Turning up the Biomass Heat

The governor of Vermont has requested state incentives be implemented for wood pellet heat.
By Lisa Gibson | May 23, 2011

Vermont has rich wood resources and the opportunity for further development of that local fuel and its local biomass equipment manufacturing. Thus, the governor has requested the state develop and implement incentives to spur a switch from oil to wood pellet heat in residential and commercial applications.

Gov. Peter Shumlin called on the state-contracted program Efficiency Vermont and the state Department of Public Service to craft the incentives. The request also specified that the incentives become part of the state’s comprehensive energy plan due out this fall.

“This makes sense for Vermont’s economy, it makes sense for Vermont’s environment, and it makes sense for Vermonters’ pocketbooks,” Shumlin says. “This would be a great use of wood and pellets, and a strong integration of our energy goals with our economic interests.”

No firm timeline is in place for rolling out the new incentives program, but Efficiency Vermont hopes to launch it this summer, according to George Twigg, deputy policy director for Vermont Energy Investment Corp., which runs Efficiency Vermont. The state already provides direct financial incentives to consumers for high-efficiency fossil fuel stoves, he says, and this program will be similar, although the specific amount has yet to be determined. “Really what the governor asked us to do is expand the eligibility of the existing program to include biomass fuel systems as well,” Twigg says.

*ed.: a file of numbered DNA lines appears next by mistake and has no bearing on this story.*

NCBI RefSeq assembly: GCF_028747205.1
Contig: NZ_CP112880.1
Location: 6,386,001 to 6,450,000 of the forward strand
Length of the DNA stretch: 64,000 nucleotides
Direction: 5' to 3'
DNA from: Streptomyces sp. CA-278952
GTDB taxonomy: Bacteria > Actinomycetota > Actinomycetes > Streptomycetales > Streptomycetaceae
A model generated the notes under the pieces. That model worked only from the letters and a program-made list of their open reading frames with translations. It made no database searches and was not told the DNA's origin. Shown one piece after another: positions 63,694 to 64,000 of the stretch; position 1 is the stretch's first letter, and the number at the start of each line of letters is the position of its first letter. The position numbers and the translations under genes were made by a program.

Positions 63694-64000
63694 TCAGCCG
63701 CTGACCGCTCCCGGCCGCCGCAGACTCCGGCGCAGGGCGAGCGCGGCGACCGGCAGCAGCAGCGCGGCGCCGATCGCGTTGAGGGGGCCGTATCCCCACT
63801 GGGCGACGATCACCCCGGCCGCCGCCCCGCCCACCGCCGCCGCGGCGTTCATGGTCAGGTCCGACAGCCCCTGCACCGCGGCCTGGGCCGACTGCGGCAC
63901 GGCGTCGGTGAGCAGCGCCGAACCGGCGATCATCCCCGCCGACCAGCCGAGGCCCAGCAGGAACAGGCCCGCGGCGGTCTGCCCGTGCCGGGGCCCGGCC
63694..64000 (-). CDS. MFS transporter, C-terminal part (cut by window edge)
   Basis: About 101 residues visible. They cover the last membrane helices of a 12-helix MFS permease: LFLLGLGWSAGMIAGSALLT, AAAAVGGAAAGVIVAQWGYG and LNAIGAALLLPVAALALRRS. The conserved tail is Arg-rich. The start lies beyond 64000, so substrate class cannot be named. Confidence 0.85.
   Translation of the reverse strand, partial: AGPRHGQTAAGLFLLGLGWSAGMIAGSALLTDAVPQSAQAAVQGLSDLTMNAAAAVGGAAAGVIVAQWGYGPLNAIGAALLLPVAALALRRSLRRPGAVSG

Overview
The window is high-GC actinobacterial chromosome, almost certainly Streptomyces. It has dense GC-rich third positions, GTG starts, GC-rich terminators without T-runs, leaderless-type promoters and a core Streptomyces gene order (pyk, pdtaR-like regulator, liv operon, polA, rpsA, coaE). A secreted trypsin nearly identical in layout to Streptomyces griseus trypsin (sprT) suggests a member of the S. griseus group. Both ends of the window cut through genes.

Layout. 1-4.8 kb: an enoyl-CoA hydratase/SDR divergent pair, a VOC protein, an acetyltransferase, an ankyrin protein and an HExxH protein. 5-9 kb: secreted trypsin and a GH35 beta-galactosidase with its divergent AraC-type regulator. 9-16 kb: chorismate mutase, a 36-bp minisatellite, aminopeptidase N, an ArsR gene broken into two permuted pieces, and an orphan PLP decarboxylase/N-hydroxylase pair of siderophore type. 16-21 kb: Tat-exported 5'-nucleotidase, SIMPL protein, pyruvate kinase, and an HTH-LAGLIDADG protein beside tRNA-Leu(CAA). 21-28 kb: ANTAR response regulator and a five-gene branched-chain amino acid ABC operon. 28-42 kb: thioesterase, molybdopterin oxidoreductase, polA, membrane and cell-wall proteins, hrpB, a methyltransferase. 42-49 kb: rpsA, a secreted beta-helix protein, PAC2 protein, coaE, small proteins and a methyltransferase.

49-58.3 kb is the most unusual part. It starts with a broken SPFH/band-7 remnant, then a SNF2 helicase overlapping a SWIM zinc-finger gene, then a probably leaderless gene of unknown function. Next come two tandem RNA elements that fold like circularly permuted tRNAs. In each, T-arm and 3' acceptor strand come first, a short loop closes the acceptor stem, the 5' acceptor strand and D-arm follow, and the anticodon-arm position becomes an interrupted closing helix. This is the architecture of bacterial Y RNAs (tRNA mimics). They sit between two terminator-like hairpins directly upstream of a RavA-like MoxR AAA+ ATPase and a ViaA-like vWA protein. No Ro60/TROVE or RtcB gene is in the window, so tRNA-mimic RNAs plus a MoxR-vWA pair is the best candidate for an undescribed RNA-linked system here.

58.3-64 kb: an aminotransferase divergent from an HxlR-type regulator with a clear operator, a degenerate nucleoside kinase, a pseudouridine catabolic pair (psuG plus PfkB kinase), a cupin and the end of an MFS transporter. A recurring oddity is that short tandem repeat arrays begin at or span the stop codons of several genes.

The wood pellet incentives will essentially be a rebate paid by Efficiency Vermont for purchasing wood pellet-burning equipment. The expectation is the incentives will be based on Btu output, as well as efficiency, according to Andrew Perchlik, of the state’s Clean Energy Development Fund. “The incentives won’t be huge,” Twigg adds. “The available funding in this area is pretty limited.”

Efficiency Vermont and the Department of Public Service are currently working with equipment manufacturers and suppliers in Vermont to hash out the details of the program, Twigg says. “At this point, it’s a matter of getting some information from industry and doing some work on our own to specify the eligible equipment and determine an appropriate rebate.”

The money comes from the Regional Greenhouse Gas Initiative, which provides carbon reduction funding to New England states, Perchlik says. Biomass advocates in Vermont had questioned the lack of biomass funding for thermal efficiency and the legitimate argument prompted the governor’s request, he adds.

“The governor wants to send a signal about making this a priority and now we have some work to do to make it happen,” Twigg says.

—Lisa Gibson